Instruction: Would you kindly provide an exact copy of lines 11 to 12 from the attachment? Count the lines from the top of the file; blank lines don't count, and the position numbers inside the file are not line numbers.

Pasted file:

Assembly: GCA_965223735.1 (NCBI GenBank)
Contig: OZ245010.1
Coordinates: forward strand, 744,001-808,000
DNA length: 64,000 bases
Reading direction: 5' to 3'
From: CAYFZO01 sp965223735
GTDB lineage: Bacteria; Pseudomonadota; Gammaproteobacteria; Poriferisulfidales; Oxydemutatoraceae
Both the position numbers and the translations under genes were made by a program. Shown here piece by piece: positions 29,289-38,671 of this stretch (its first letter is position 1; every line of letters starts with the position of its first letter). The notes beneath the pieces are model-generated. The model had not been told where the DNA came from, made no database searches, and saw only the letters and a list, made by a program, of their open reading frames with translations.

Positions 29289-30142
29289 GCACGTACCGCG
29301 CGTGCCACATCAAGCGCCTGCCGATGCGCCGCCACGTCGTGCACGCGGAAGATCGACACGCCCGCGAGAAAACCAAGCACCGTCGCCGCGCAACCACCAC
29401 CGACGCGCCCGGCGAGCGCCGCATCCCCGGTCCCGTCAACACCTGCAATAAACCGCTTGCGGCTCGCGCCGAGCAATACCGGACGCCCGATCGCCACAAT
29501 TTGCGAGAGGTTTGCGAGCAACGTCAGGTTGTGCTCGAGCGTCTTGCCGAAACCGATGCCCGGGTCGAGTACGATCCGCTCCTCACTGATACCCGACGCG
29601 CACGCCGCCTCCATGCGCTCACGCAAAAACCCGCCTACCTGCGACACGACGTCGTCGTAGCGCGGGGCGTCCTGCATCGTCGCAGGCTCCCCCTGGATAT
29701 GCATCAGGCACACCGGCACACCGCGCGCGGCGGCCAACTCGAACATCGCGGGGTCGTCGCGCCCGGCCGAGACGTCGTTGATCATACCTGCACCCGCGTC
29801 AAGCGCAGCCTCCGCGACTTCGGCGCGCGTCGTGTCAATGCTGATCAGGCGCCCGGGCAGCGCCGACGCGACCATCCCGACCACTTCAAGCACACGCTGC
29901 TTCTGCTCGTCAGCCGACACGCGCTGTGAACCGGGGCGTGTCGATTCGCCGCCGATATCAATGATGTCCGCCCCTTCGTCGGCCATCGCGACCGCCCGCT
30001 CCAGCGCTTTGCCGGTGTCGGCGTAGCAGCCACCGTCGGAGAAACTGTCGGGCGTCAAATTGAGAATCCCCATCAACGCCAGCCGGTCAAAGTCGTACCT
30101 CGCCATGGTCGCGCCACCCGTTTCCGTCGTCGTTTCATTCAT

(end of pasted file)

29301 CGTGCCACATCAAGCGCCTGCCGATGCGCCGCCACGTCGTGCACGCGGAAGATCGACACGCCCGCGAGAAAACCAAGCACCGTCGCCGCGCAACCACCAC
29401 CGACGCGCCCGGCGAGCGCCGCATCCCCGGTCCCGTCAACACCTGCAATAAACCGCTTGCGGCTCGCGCCGAGCAATACCGGACGCCCGATCGCCACAAT